Games for the Many: how Labour plans to win elections with video games
Designer Rosa Carbó-Mascarell on using video games to make politics accessible
There is an inherent problem with politics in the UK, in that it's painfully obtuse at times. The language we use, the frames of reference, the innumerable intricacies surrounding policy. Political discourse is often impenetrable, and it leaves those without a proper grounding completely adrift.
In that respect, politics bears an uncanny resemblance to video games. You either understand what's going on, or you don't. It's obviously a difficulty for both, but when the future of the entire country hangs in the balance this unapproachable quality is most problematic. Accessibility is the key to success; it's why Angry Birds is bigger than Bloodborne, and why the series finale of MASH got more views than votes were cast in the 2017 general election.
It is on this basic principle that Games for the Many was founded, and with which the surprise hit Corbyn Run burst onto the scene in May 2017. The free Android and iOS game gained the sort of traction of which political parties can only dream. It was downloaded over 150,000 times, which is obviously small fry in the world of mobile downloads, but huge when it comes to political engagement. On top of that it was featured almost everywhere, from the BBC and the Guardian, through to Buzzfeed and Kotaku.
As a point of comparison, political parties pour millions into literature and online ads during elections. Most leaflets are designed with one goal in mind: you have five seconds between the doormat and the bin to get someone's attention, and after that it may as well have never existed.
By all accounts Corbyn Run was a roaring success, so much so that Games for the Many now receives funding directly from the Labour Party.
"The Labour Party looks for new and innovative ways to spread our message of a country run for the many not the few. All spending is declared in line with electoral law," a party spokesperson told GamesIndustry.biz.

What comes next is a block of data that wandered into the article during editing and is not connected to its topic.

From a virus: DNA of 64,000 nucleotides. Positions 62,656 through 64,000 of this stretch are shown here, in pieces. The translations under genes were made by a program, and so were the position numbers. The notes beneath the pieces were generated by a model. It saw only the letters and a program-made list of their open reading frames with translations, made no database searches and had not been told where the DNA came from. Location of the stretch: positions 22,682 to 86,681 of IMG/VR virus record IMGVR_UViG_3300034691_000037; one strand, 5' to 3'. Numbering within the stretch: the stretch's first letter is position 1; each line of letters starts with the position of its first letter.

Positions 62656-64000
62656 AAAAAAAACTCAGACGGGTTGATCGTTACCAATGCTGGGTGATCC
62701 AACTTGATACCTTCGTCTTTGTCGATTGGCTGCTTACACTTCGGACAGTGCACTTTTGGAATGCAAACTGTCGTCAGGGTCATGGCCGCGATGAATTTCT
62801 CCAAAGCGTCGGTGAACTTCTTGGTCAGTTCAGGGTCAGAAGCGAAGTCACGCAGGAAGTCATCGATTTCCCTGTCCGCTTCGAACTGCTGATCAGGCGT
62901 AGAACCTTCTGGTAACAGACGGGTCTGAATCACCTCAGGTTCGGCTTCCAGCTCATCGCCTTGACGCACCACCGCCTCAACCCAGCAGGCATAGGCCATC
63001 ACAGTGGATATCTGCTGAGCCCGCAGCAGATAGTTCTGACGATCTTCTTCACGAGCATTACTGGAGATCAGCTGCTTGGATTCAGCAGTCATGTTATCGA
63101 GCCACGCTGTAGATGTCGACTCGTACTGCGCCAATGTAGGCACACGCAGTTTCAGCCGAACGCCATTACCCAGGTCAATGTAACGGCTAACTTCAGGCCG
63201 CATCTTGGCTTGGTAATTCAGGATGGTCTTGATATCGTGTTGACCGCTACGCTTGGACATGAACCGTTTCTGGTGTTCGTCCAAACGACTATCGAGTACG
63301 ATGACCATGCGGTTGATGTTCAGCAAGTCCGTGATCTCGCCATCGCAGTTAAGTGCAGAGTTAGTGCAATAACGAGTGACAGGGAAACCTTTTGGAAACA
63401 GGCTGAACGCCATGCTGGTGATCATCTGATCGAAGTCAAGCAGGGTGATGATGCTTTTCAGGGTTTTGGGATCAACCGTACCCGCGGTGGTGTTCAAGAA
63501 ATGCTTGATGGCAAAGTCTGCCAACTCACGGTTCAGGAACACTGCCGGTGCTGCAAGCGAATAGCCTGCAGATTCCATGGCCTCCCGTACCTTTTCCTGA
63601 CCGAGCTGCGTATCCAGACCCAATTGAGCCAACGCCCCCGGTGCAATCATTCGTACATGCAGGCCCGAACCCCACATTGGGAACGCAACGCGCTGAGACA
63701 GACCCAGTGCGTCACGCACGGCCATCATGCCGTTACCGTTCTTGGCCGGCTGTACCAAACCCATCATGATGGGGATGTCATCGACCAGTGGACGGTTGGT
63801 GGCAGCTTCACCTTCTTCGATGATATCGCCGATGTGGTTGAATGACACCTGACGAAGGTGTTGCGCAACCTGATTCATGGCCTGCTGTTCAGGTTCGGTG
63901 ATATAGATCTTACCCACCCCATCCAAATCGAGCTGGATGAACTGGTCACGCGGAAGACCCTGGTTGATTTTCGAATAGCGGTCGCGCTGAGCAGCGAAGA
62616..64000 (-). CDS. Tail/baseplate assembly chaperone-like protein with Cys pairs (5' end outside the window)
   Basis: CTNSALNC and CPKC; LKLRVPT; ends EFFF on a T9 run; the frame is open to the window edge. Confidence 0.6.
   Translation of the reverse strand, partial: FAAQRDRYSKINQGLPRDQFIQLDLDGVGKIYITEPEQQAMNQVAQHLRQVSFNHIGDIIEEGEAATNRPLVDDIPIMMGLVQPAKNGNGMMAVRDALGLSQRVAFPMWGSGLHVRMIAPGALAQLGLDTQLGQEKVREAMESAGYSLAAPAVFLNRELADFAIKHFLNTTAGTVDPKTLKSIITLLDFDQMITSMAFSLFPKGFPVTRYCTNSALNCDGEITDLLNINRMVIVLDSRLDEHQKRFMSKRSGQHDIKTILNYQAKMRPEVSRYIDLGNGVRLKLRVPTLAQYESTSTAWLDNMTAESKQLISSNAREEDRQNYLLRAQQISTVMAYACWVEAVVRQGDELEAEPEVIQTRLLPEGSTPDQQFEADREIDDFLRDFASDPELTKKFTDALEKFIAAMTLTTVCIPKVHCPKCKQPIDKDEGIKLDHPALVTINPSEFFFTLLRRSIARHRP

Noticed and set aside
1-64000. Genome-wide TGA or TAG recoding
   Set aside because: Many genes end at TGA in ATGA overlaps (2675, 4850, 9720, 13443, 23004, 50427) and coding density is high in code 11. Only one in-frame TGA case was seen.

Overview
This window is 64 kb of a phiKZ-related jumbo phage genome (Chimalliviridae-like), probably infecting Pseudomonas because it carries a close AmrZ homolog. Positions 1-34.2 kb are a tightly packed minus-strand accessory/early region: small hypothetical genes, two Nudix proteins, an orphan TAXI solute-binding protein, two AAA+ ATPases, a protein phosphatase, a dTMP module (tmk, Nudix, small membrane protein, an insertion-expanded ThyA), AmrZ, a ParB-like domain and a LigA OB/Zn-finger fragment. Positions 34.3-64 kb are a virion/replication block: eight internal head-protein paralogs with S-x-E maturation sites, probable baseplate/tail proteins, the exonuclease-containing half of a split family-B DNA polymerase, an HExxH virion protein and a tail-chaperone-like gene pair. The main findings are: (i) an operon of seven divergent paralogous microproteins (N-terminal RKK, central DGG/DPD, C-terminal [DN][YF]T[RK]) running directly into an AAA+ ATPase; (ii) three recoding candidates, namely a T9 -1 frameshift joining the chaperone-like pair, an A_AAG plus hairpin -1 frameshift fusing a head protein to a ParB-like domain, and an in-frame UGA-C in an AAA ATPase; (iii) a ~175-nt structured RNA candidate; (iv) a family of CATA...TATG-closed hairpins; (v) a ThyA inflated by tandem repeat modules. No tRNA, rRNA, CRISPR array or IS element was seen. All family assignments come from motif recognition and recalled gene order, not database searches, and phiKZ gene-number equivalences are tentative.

Along with a number of eager volunteers who have pledged what skills they have to the project, Games for the Many is headed up by recent game design MA graduate Rosa Carbó-Mascarell, and CrowdPac political analyst James Moulding.
"The whole goal of that was to transform Labour's manifesto into something accessible to the general public as most people wouldn't go online to read a massive manifesto," says Carbó-Mascarell.
But of course, Games for the Many is more than just Corbyn Run, and is more than just a development studio. It's about enabling developers to think about their games with a more political mindset, and teaching those in politics the value of games.
"Looking at how games can impact politics, that's quite a big question and I'm not sure anyone has all the answers, so we're trying to make this as grassroots as possible," says Carbó-Mascarell.
"So we're not just making games; we're running game jams and trying to teach lots of people how to make games, and how to express politics in games as a way of giving them a voice, and helping us understand the power of games in politics."
Developers, policy makers, and campaign groups such as Momentum have been invited to the inaugural game jam on December 2nd and 3rd at the Red Museum, London. Another is planned for next year in Manchester.
"The whole goal of that was to transform Labour's manifesto into something accessible to the general public as most people wouldn't go online to read a massive manifesto"